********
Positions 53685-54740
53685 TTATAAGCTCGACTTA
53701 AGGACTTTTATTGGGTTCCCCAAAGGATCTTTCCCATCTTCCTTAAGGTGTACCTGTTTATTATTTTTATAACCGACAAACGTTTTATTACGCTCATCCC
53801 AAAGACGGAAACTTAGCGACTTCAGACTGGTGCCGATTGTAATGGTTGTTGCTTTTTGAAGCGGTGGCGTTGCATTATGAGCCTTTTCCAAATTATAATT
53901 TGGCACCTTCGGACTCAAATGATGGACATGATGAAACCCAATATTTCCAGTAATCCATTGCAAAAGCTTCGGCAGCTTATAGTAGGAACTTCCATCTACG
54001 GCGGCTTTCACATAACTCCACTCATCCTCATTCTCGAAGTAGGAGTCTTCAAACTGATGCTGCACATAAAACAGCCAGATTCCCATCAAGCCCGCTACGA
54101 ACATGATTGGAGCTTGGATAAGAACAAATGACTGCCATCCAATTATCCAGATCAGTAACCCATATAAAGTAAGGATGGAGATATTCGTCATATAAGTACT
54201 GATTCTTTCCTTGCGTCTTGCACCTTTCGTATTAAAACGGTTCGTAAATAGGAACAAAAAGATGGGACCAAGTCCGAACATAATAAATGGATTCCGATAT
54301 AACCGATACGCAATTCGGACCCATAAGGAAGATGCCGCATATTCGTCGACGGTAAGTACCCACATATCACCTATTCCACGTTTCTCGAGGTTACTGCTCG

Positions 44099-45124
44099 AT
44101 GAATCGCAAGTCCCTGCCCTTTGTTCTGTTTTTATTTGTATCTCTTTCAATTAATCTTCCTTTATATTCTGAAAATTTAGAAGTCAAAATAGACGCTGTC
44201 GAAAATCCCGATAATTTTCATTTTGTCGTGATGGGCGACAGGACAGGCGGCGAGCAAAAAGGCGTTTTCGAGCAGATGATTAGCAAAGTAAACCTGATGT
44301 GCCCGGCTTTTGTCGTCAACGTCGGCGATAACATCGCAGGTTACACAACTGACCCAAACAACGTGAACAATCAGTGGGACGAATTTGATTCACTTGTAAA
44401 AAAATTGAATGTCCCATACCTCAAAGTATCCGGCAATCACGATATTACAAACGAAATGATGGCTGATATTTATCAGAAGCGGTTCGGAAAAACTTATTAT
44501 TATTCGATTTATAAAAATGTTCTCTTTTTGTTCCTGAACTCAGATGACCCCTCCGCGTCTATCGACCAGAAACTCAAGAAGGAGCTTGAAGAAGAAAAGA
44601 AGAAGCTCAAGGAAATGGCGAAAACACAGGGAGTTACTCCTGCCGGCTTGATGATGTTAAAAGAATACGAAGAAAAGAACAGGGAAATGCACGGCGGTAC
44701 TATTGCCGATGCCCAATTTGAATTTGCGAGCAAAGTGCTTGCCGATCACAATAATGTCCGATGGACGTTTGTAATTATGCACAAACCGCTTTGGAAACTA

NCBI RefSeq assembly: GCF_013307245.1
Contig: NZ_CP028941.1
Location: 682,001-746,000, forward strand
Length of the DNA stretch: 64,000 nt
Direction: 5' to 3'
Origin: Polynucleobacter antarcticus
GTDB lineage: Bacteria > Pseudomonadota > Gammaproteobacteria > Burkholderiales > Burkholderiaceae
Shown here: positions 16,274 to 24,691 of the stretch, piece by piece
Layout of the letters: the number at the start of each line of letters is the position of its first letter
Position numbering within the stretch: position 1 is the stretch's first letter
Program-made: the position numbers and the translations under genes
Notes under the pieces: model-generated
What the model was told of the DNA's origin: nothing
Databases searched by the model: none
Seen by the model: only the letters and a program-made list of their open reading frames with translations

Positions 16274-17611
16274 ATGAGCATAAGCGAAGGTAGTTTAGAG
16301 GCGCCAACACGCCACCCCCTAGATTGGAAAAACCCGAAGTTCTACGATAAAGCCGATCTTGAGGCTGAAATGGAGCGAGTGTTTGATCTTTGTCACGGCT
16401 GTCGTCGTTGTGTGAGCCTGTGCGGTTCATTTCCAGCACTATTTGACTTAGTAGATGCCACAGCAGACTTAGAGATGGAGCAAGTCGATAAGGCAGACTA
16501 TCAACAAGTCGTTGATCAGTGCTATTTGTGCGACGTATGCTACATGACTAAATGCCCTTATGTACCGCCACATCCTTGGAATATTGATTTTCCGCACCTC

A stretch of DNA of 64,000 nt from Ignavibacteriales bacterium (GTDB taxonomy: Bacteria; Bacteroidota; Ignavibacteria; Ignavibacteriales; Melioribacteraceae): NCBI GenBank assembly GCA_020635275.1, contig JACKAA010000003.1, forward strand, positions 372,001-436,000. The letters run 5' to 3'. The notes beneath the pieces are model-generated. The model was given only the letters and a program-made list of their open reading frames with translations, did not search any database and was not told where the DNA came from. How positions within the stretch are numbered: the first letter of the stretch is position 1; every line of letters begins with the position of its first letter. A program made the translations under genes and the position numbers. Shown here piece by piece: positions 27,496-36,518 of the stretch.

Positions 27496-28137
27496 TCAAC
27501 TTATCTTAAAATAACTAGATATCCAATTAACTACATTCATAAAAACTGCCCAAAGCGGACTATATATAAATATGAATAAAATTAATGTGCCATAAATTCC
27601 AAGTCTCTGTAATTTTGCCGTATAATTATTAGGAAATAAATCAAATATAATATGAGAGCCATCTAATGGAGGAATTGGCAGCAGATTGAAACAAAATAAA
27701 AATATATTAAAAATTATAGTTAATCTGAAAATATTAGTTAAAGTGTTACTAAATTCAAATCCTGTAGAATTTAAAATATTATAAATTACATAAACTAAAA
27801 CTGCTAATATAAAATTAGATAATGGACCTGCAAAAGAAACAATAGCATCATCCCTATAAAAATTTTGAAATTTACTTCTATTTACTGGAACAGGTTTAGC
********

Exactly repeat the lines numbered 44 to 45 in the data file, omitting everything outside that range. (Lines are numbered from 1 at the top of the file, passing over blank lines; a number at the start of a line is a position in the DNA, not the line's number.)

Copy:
27701 AATATATTAAAAATTATAGTTAATCTGAAAATATTAGTTAAAGTGTTACTAAATTCAAATCCTGTAGAATTTAAAATATTATAAATTACATAAACTAAAA
27801 CTGCTAATATAAAATTAGATAATGGACCTGCAAAAGAAACAATAGCATCATCCCTATAAAAATTTTGAAATTTACTTCTATTTACTGGAACAGGTTTAGC